The decision to call the car the ‘sport’ was possibly a little stretching of the imagination by Land Rover as the Range Rover Sport is unlikely to be the car of choice for those who like to take on a B road more likely to be in favour with the school run, or by premiership footballers.
The revised models, due for release in 2010 will see the subtle yet effective changes to the car which has delightfully enraged many a Greenpeace activist. There’s now new petrol and diesel engines (shared with the new Discovery 4, XF and XJ), a thoroughly revised interior, along with a more contemporary exterior to match the look of the recently facelifted Range Rover proper.
The New Land Rover Range Rover Sport will see fairly inconspicuous changes to the exterior of the car taking on much of the look of the Range Rover proper with similar front grille, side vents and indicators. The lights are now LEDs front and rear, with a smoked-effect finish at the back and a subtle circle of daytime running lights on the nose. There’s also a new front bumper, new exhausts, and although the tweaks sound fairly restrained, they all combine to make the 2010 Range Sport look lower and sleeker.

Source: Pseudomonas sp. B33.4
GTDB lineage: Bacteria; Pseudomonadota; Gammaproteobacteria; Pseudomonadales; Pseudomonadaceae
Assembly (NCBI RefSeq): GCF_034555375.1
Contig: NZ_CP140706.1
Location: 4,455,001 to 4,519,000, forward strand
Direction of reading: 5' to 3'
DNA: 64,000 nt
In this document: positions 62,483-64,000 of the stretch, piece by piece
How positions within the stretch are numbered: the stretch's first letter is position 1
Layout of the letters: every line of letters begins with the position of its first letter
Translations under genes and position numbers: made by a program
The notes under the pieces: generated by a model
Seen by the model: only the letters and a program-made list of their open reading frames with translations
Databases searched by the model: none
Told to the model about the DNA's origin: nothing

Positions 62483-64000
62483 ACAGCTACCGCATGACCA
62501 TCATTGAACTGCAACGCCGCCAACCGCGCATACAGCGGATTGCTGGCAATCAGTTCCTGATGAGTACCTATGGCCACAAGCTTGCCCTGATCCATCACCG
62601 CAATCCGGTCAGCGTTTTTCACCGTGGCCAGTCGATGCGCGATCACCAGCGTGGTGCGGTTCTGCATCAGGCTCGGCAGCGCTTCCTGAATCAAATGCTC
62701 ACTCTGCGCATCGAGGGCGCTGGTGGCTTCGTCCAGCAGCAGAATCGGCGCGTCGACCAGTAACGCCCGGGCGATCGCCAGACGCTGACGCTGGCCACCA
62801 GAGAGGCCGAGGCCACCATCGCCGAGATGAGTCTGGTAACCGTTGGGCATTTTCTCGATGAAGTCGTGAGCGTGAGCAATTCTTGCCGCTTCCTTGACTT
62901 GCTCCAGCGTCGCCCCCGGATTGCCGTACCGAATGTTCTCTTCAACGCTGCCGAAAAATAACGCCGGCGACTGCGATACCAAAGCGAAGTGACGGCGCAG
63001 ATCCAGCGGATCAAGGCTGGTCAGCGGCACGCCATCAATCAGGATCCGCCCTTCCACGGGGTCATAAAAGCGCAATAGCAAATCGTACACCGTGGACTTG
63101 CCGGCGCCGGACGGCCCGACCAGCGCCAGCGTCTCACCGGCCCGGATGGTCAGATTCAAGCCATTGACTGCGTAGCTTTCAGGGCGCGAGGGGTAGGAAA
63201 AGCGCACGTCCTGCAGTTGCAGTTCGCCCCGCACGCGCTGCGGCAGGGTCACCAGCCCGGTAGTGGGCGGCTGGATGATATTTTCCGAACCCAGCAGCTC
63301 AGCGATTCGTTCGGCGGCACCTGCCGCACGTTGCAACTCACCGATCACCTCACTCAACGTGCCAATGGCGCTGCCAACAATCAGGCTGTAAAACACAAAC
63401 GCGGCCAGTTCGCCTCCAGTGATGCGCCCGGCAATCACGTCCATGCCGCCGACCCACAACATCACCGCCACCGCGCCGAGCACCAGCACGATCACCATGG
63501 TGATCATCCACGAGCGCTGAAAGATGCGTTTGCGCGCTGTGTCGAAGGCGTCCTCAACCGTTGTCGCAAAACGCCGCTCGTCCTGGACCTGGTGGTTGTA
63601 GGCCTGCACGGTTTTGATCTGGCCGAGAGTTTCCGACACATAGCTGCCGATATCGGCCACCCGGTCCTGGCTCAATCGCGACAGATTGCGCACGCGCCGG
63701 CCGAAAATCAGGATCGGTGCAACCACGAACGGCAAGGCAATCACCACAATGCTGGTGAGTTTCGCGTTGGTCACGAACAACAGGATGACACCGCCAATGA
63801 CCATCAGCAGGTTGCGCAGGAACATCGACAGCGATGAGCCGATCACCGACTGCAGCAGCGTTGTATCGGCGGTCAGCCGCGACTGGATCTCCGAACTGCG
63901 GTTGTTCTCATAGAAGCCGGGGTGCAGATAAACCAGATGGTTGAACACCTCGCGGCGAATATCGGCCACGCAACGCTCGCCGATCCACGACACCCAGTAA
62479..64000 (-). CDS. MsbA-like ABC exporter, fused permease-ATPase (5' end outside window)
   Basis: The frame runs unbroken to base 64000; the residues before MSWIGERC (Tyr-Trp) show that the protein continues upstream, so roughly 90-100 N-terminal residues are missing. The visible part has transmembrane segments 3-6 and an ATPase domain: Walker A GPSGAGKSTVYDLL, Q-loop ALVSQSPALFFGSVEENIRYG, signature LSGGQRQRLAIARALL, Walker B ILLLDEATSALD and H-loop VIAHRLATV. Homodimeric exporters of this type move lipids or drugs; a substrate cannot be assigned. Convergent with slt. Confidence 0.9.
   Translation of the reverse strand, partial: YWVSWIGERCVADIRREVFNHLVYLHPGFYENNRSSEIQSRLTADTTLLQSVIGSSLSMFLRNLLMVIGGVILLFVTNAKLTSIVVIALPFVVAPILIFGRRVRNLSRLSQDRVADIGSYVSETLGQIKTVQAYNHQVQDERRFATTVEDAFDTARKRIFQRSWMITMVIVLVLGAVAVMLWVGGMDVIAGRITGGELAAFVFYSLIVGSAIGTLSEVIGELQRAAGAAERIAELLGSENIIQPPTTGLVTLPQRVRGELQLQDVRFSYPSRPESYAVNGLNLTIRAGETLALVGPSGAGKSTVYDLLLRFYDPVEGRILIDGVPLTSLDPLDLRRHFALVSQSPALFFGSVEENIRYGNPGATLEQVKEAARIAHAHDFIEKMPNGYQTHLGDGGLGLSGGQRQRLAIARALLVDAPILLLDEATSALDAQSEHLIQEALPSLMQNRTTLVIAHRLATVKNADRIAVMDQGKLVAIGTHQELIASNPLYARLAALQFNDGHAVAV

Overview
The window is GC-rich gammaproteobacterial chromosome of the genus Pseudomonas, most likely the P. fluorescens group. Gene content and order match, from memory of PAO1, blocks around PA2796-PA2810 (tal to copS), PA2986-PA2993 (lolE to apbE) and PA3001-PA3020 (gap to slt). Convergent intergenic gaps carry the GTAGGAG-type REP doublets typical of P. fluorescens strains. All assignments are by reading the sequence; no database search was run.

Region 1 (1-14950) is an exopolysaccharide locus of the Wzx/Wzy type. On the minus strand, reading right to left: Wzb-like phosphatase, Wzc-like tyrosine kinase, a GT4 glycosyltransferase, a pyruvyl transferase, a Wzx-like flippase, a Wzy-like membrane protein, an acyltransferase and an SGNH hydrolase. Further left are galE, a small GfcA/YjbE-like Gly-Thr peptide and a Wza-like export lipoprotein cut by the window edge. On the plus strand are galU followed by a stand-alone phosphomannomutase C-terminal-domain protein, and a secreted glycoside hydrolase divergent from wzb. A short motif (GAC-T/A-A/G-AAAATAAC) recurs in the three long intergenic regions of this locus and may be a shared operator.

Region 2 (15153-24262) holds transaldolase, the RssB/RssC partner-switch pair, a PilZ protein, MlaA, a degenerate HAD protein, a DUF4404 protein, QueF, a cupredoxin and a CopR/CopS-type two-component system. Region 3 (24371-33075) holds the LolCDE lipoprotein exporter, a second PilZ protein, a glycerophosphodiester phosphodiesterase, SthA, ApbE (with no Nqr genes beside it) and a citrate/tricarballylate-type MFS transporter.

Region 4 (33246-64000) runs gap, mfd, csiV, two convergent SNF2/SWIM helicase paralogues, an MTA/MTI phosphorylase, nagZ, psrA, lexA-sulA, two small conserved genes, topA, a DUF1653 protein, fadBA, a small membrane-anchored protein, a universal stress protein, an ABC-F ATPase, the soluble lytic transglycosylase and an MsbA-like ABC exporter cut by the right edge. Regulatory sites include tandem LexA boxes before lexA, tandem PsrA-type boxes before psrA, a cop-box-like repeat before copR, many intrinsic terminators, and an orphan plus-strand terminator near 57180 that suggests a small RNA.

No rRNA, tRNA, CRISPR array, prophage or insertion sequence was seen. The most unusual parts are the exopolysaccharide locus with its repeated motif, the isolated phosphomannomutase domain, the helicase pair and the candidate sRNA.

In terms of technology Land Rover claim the new Range Rover Sport is more intelligent. This has been backed up by the off-road technology, which includes air suspension, a low-ratio ‘box, hill descent control and Land Rover’s Terrain Response dial that lets you tweak all the electronic controls depending on which terrain tickles your fancy. What’s more, unlike the Land Rover Defender there are no levers – instead you press a button or twist a dial and the Range Sport will clamber up, over or through pretty much any landscape you put in front of it.
The starting price for the Land Rover Range Rover Sport is £50,695 and is sure to get many an A-Lister and Lady of Leisure putting their hand in their pocket.
Find a new Land Rover Range Rover Sport